X.R.LIM1, J.W.L.TAN1, G.Y.L.CHAN1, S.C.TAN1, S.S.M.LEE1, J.F.HOU1, L.L.XIE1, V.H.L.GOH1, K.P.LEONG1, B.Y.H.THONG1
Tan Tock Seng Hospital1
Since the rollout of the Singapore’s national coronavirus disease 2019 (COVID-19) vaccination programme, there were 42 cases of anaphylaxis reported nationally amongst 5,470,425 doses of mRNA vaccines administered.
Patients with anaphylaxis defined by the Brighton Collaborative Case (BCC) Definition, seen by the Tan Tock Seng Hospital (TTSH) Allergy service were enrolled in our study of allergic reactions post COVID-19 vaccine from January to 30 June 2021. Data collected included patient demographics, atopy history, details of reaction, treatment administered and clinical course.
There were 7 patients (6 female) with anaphylaxis, all fulfilling definite/probable BCC criteria. 5 reactions occurred after the first dose and 2 after the second dose of the vaccine. The median age was 40 years (interquartile range 6), all with a history of atopy. Median interval from vaccine receipt to symptom onset was 20 minutes. The most common symptoms and signs were urticaria, angioedema, globus sensation and wheezing. Only 1 suffered from hypotension. Two were discharged after observation in the emergency department, while the rest were hospitalized for 2 to 4 days. Three required repeated doses of intramuscular adrenaline, with 1 patient suffering a triphasic reaction occurring 8 and 27 hours post vaccine administration. All recovered with 4 reporting prolonged urticaria post vaccination lasting 3 days to 6 months.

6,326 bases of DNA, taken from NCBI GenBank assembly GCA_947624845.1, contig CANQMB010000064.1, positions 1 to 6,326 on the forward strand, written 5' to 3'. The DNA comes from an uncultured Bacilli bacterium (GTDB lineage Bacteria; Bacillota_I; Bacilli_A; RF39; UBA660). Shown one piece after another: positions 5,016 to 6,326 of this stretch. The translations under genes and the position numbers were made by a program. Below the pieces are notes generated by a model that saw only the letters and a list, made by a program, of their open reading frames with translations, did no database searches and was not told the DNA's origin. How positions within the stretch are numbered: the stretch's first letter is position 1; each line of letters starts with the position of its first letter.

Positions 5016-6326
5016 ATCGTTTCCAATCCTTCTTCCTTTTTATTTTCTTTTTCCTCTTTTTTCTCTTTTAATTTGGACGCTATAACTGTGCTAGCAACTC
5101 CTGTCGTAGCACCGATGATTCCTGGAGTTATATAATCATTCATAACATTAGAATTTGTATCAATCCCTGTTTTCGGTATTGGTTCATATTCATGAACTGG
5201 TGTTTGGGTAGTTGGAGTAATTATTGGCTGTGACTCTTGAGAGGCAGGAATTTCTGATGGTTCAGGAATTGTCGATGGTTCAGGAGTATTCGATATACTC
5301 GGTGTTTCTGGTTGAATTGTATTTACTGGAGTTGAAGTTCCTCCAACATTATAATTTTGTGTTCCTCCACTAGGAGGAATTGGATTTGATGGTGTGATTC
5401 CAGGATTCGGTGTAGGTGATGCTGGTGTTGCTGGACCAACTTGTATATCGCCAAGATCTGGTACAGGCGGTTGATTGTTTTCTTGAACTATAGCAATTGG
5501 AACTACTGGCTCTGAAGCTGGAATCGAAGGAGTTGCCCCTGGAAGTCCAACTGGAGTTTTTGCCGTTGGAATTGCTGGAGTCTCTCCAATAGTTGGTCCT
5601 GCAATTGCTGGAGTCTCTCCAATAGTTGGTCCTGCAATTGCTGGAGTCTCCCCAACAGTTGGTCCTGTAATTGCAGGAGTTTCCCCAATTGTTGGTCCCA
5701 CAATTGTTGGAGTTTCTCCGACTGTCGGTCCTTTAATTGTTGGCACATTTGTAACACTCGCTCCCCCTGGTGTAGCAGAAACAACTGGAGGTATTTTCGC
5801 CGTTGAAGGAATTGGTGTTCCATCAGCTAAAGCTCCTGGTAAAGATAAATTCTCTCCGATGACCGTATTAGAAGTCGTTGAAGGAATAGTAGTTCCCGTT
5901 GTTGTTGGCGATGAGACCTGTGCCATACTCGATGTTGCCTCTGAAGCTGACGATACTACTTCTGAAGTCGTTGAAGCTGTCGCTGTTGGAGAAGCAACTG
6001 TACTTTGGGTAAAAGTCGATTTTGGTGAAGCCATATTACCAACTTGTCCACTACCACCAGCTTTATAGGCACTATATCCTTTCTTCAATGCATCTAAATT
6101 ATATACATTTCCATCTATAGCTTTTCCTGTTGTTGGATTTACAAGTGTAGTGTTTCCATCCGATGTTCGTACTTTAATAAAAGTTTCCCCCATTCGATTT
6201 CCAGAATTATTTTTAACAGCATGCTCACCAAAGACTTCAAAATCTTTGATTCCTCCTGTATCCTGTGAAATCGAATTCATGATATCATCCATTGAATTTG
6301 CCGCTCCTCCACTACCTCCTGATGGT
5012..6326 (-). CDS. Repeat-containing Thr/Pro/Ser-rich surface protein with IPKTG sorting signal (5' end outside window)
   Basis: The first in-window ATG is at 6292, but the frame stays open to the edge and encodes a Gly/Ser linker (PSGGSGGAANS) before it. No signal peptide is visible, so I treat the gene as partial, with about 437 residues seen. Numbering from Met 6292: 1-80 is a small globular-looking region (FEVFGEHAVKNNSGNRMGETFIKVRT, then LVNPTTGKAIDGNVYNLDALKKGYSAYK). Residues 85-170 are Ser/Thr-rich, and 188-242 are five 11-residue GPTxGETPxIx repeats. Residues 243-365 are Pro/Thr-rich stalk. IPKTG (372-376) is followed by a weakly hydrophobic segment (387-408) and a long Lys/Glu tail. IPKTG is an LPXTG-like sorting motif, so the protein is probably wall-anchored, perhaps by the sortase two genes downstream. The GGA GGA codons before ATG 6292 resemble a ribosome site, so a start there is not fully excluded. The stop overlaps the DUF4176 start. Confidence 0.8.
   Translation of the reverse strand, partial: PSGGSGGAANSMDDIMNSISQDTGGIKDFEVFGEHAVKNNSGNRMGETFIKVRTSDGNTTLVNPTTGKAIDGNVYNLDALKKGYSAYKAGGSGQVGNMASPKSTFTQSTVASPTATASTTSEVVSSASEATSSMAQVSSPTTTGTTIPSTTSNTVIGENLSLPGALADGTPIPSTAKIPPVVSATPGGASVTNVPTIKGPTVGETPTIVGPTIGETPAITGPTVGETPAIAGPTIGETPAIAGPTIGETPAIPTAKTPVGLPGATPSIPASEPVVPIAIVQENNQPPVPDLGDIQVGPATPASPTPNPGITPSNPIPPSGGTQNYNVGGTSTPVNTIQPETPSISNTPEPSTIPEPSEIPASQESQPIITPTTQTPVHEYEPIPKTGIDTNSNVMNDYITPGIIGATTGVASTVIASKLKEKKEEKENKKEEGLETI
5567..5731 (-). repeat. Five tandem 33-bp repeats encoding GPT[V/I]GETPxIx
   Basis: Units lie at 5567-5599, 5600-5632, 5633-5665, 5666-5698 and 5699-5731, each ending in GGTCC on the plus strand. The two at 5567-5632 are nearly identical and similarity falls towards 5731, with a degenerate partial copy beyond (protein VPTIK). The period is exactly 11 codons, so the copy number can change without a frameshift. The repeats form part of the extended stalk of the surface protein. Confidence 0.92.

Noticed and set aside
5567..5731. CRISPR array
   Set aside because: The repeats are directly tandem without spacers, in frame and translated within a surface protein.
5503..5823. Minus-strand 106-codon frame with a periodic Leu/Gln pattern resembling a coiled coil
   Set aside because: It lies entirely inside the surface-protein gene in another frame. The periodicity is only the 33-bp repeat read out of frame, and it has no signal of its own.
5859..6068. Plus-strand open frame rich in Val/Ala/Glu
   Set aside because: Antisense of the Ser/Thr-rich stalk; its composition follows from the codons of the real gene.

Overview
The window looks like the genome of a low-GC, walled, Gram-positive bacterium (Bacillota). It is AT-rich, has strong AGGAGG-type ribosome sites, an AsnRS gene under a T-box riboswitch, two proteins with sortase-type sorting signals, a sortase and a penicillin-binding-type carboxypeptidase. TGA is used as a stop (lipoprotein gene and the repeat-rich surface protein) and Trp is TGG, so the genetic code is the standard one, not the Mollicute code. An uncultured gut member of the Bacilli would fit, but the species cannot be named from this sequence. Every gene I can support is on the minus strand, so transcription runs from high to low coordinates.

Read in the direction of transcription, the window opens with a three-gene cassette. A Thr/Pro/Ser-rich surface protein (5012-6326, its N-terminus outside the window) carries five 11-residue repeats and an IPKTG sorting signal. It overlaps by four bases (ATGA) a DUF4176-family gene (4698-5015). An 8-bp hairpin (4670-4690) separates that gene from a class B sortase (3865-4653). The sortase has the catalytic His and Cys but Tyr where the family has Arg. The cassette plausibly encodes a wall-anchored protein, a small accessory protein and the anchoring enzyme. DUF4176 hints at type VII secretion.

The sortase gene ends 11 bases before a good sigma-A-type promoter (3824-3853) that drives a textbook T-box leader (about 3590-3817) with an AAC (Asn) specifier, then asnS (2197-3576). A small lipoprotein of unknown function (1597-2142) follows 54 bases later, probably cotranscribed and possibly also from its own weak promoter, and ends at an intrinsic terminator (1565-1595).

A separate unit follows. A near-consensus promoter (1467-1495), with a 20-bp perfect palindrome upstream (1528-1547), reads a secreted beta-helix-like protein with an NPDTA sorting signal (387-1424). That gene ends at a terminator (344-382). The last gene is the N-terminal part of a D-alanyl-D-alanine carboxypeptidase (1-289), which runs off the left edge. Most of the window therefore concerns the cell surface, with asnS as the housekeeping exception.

Clinicians should be made aware of the possibility of symptom recurrence and biphasic or triphasic reactions post mRNA vaccination. Our current national monitoring guidelines to observe vaccinees for 30 minutes post vaccination would pick up majority of the anaphylactic reactions.